Walmart.com Placement and Management for Suppliers

Walmart Supplier Pain Points Series 

By James Harris and John Harris


“I want us to stop talking about digital and physical retail as if they’re two separate things. The customer doesn’t think of it that way, and we can’t either.”
—Walmart CEO Doug McMillon


 

Doug McMillon, CEO of Walmart Inc. made the statement above at the annual shareholders’ meeting in Fayetteville, Arkansas, in 2015.  Since that time, Walmart has acquired Jet.com, Hayneedle, ShoeBuy, Moosejaw, ModCloth, and Bonobos, among other eCommerce platforms and technology.  Additionally, Walmart launched free two-day shipping on more than two million items in 2017, allowing it to finally compete head-to-head with eCommerce titan Amazon.com.

As of January 31, 2021, Walmart had 3,750 pickup locations and 3,000 delivery locations, delivering over 1.5M packages to consumers’ homes in the US each week.  In fiscal year 2020 (Feb 2020-Jan 2021) Walmart eCommerce grew at a rate of 79%, propelled both by Walmart’s omni-channel efforts and the onset of COVID-19.

Getting Your Product Placed on Walmart.com

Before proceeding, it is important to point out that this article does not address the third-party marketplace.  We are focusing on Owned (warehouse supplier) and DSV (drop-ship vendor) relationships.

Initial Buyer Contact

Making contact with the correct merchant is a key step.  This is significantly easier than it was just a year ago, as Walmart has completely merged its US eCommerce and stores merchant teams into unified omni-channel merchant teams.  If you know the store merchant, you also know the eCommerce merchant, because they are one and the same.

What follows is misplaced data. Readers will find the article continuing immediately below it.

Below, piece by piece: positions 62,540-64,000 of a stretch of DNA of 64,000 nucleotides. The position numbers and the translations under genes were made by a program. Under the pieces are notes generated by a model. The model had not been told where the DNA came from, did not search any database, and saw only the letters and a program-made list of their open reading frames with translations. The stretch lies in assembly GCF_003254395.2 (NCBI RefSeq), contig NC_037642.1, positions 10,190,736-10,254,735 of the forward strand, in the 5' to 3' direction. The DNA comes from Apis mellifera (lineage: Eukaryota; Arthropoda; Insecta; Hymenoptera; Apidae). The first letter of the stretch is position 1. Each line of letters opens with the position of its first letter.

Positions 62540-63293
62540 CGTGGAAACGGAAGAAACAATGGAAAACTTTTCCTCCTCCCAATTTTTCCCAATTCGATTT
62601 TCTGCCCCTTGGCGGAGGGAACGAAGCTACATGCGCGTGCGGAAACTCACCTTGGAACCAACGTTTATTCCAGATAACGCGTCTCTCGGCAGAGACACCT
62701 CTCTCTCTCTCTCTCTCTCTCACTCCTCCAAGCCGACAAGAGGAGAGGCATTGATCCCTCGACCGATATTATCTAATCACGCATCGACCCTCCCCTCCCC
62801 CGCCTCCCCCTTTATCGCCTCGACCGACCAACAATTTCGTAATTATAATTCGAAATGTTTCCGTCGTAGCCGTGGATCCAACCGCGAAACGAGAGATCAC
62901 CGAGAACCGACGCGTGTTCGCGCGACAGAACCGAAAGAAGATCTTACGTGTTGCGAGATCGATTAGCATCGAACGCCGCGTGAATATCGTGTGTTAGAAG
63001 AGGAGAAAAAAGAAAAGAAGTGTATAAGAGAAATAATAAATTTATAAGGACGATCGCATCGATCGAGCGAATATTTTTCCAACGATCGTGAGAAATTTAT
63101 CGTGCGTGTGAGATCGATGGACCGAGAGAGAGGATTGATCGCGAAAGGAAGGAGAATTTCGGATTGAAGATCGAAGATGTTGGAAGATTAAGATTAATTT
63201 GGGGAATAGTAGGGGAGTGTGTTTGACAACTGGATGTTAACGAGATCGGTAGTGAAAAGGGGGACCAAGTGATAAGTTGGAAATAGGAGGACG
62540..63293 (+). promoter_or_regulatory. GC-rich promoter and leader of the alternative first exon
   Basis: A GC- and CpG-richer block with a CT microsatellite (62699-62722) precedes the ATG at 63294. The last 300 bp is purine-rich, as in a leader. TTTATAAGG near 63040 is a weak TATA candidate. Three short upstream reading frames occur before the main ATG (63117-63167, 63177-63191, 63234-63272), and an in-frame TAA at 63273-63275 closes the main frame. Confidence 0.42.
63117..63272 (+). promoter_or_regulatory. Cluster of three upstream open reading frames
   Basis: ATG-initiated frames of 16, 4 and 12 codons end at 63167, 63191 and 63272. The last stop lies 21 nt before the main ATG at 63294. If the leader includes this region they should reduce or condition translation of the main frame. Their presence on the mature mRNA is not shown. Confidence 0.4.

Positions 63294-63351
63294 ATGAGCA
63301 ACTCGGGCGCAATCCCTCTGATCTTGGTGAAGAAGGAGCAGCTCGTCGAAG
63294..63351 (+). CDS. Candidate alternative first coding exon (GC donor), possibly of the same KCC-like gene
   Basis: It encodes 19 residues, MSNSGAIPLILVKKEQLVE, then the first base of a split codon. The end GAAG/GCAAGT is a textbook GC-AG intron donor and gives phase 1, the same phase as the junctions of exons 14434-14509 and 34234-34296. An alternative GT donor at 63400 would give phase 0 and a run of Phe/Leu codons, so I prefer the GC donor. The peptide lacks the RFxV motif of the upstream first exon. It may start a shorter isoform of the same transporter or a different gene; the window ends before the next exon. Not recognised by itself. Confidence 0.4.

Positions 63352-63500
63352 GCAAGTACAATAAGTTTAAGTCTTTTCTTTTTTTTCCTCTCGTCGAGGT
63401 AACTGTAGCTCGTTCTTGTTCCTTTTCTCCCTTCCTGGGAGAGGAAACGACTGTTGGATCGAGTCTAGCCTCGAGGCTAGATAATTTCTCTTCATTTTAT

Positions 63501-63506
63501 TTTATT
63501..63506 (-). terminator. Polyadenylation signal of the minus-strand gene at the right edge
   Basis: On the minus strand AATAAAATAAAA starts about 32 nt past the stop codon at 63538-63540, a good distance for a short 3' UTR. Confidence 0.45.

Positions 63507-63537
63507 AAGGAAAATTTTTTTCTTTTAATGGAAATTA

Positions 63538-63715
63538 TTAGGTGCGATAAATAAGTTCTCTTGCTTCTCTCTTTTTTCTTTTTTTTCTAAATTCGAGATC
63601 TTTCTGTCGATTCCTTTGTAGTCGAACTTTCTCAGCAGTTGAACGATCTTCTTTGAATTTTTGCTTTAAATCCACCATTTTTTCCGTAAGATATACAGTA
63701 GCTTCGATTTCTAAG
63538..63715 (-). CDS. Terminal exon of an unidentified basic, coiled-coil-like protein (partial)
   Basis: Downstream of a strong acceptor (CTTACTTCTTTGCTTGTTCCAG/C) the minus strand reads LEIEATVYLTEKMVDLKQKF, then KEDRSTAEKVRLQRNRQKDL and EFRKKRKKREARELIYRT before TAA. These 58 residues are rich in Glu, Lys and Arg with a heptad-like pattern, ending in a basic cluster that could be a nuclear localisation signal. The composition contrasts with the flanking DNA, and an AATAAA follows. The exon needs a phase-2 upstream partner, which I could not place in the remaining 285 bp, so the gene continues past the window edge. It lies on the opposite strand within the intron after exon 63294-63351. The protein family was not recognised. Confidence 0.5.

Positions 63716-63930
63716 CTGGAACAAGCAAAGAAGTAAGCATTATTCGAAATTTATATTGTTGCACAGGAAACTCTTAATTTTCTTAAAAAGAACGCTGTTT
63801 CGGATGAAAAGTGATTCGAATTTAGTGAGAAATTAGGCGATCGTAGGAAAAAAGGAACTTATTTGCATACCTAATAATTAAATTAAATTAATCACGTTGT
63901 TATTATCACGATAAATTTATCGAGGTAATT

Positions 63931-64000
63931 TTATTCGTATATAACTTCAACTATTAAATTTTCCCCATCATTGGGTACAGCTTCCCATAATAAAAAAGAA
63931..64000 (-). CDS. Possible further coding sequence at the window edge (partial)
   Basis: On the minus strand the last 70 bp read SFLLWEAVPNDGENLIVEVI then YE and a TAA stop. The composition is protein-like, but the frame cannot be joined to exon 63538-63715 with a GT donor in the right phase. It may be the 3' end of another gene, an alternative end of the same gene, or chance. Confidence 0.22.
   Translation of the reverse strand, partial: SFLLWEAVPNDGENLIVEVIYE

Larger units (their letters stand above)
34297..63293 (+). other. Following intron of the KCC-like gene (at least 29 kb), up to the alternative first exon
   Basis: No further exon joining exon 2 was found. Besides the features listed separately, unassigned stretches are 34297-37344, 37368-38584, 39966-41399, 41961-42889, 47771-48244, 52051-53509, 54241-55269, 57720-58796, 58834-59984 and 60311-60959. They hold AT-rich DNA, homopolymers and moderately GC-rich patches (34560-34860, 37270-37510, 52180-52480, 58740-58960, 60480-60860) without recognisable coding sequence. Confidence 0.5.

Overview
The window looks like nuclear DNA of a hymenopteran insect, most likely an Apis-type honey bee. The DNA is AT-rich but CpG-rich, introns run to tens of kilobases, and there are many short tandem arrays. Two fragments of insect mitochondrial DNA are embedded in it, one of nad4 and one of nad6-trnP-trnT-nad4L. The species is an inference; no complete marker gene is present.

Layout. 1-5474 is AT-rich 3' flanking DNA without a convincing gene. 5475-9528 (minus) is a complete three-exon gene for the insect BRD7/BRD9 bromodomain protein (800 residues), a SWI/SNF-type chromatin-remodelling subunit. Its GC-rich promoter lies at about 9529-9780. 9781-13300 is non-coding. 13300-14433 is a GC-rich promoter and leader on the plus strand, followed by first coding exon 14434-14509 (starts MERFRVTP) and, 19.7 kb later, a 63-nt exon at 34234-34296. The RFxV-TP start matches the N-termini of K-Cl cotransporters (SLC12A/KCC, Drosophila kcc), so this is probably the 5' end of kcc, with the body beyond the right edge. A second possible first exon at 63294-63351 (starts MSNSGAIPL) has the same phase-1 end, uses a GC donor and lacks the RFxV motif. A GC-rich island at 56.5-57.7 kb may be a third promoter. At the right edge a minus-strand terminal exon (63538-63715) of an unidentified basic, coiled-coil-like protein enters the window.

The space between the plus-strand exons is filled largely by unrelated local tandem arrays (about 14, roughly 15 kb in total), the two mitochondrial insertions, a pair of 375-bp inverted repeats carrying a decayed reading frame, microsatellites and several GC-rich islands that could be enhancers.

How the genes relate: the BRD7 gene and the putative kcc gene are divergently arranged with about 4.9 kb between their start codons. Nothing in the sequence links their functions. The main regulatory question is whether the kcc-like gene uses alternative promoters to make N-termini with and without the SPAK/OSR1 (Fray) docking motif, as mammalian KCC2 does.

LinkedIn is a helpful tool for identifying merchants, as are other social media channels. Walmart supplier groups are a potential resource for contact information.

Once you have reached the right contact, it is important to recognize that Walmart merchants are extremely pressed for time, so include in your initial email only what is absolutely necessary to get their attention and show them that they need your brand or product on Walmart.com.  Next, pursue a video call or in-person meeting to demonstrate your top-performing items, those items’ sales potential on Walmart.com, and any supporting information about your consumer and their needs. Focus on showing how your brand meets the needs and desires of the Walmart eCommerce shopper.

Vendor Agreement (Owned and DSV)

After you make that great introduction and dynamic presentation to the Walmart merchant and they agree to list your products, the next step is a vendor agreement.  Walmart.com employs two types of vendor agreement for eCommerce: Owned and DSV (drop-ship vendor).

Owned refers to the fact that, in this case, Walmart purchases the products from the supplier and therefore “owns” the inventory.  They carry products from this type of supplier in their growing system of dedicated eCommerce fulfillment centers (27 centers are currently in operation), and ship orders direct-to-consumer or to a Walmart store for pick-up.  Walmart has more than 100 more distribution centers, many of which can ship goods for eCommerce purposes, but products coming from these DCs are normally carried in the stores as well.

Benefits to having an Owned Vendor Agreement:

  1. Your items are sold under the Walmart name.
  2. Walmart markets the product—via sponsored ads, for example.
  3. You don’t have inventory responsibility.
  4. You make sales in bulk.

Drawbacks to having an Owned Vendor Agreement:

  1. Lack of control, especially over price. 
  2. Possible negative effect on your brand’s reputation due to lack of control.
  3. Potential for price-parity issues across other marketplaces where you sell. 
  4. Lack of control over the messaging of your product, which could lead to inconsistent branding among the different sites where you sell. 

DSV (drop-ship vendor) refers to a type of supplier that receives each Walmart.com order for their product and ships the merchandise directly to the consumer or to the consumer’s store for pick-up.